Product Differentiation vs. Price Discrimination: An Overview
Product differentiation and price discrimination are two strategies used in marketing and economics. Product differentiation is the process used to distinguish one company's goods and services from another company's goods and services.
Conversely, price discrimination is a strategy used to distinguish prices for the same goods and services.
- Product differentiation and price discrimination are two different approaches to marketing used by a variety of corporations.
- Product differentiation lets firms set their products apart from competitors. The three types of differentiation are horizontal, vertical, and simple.
- Price discrimination markets the same products at different prices, based on age, financial need, or geographic region.
Product differentiation seeks to distinguish a product from a competing product to make it more attractive to a specific target market. Three types of product differentiation are horizontal, vertical, and simple.
Horizontal product differentiation distinguishes a product based on one characteristic of the product; however, consumers are not able to distinguish which product has a higher quality.
Vertical product differentiation is also based on one characteristic of a product, but consumers are able to distinguish which product has a higher quality. Simple product differentiation is based on distinguishing a product on a numerous amount of characteristics.
For example, a company can differentiate its product by packaging it better. Suppose a soda company packages its soda in a new ergonomic bottle, while another soda company packages its soda in a plain aluminum can. There is very little differentiation in the soda itself, but the products are differentiated by the containers.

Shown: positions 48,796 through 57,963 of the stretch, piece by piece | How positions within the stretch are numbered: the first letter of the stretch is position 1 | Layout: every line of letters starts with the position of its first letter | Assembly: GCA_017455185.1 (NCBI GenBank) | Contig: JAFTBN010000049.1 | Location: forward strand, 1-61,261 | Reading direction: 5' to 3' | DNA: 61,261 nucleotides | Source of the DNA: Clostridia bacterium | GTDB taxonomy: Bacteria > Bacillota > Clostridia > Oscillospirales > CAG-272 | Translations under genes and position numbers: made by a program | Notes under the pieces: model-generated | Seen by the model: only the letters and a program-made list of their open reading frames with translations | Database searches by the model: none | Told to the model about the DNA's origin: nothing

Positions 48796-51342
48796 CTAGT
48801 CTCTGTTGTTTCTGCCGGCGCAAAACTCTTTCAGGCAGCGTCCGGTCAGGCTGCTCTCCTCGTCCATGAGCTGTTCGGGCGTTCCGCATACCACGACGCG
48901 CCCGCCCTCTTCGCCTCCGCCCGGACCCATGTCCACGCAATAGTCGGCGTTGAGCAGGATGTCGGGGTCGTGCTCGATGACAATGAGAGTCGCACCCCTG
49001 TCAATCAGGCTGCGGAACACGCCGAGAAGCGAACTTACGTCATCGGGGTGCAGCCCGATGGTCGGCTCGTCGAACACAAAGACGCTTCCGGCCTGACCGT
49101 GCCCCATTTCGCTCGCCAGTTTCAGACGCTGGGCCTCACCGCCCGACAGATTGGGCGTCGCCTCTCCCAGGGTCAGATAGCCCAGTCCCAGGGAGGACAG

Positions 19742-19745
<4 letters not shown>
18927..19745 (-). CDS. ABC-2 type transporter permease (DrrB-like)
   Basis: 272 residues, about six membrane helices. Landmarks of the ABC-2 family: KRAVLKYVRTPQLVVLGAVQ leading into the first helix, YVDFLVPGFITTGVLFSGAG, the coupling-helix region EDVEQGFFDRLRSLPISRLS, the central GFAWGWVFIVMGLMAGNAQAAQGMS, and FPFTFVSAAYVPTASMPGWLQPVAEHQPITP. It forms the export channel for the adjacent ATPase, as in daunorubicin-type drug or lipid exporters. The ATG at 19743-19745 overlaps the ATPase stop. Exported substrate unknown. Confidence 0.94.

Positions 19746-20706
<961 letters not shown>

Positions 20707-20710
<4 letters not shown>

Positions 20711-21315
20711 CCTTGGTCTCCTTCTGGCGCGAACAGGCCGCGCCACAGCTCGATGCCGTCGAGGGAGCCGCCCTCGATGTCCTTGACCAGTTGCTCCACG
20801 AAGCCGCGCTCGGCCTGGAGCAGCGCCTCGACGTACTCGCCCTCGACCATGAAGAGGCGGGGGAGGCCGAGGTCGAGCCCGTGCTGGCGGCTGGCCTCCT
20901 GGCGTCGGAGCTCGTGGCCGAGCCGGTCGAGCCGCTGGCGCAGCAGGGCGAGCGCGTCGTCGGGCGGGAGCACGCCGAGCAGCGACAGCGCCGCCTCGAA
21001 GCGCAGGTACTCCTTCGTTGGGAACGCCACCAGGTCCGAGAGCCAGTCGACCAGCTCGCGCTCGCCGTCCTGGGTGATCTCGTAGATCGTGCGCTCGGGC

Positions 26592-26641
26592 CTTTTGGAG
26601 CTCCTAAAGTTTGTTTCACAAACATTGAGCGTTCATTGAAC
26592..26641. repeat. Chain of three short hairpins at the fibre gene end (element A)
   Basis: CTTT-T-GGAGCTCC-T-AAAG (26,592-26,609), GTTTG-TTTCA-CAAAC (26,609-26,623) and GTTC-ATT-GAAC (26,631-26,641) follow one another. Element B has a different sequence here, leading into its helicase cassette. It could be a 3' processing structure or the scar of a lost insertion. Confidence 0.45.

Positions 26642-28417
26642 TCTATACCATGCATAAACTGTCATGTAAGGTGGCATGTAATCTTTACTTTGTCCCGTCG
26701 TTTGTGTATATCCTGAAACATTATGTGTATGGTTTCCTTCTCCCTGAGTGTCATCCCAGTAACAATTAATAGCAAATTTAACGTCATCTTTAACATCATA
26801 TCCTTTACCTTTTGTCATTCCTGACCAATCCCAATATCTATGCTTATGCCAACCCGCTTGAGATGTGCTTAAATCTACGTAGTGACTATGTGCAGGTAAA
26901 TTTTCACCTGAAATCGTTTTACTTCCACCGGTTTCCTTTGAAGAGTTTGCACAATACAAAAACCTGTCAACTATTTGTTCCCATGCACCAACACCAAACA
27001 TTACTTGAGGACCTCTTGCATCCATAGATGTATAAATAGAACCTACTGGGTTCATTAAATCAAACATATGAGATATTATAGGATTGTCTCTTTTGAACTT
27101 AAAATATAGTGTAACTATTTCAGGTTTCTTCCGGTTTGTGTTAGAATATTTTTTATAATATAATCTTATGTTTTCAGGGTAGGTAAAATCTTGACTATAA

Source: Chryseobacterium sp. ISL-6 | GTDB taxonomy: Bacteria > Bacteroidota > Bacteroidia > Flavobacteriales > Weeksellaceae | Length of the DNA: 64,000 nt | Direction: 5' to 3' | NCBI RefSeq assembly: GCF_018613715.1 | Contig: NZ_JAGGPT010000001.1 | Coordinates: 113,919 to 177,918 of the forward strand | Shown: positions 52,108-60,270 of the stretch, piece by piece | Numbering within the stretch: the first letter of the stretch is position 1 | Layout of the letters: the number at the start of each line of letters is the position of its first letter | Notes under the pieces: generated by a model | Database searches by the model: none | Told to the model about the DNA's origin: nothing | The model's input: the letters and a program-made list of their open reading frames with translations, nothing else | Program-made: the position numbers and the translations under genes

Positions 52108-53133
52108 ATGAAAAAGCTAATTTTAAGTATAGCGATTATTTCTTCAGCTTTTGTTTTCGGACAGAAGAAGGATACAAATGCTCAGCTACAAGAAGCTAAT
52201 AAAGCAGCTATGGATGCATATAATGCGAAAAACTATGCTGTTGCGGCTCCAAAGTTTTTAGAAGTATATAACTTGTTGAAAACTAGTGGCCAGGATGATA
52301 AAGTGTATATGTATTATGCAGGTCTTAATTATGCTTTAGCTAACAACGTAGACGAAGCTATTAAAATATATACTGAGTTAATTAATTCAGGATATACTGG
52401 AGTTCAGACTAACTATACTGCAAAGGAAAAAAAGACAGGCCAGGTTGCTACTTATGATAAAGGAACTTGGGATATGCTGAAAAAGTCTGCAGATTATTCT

While product differentiation is used across the board, price discrimination tends to be more common in certain industries, such as travel, pharmaceuticals, textbooks, food and beverage, and entertainment.
Price discrimination occurs when the same goods and services are sold at different prices from the same company. Unlike product differentiation, price discrimination focuses on charging different customers different prices for the same goods. Contrary to product differentiation, price discrimination does not focus on distinguishing its product from others.
For example, a company that offers a student discount is considered price discrimination. Generally, students may not have the money to buy products and are more sensitive to price changes, so businesses try to attract more of that target market by making items cheaper.
Another example might be a hotel chain that charges one rate in New York and another in Portland, for the same size room and same accommodations. Still another would be an airline that sells two seats across the aisle from each other, but one is $50 less because it was discounted the week before the flight. (For related reading, see "Three Degrees of Price Discrimination")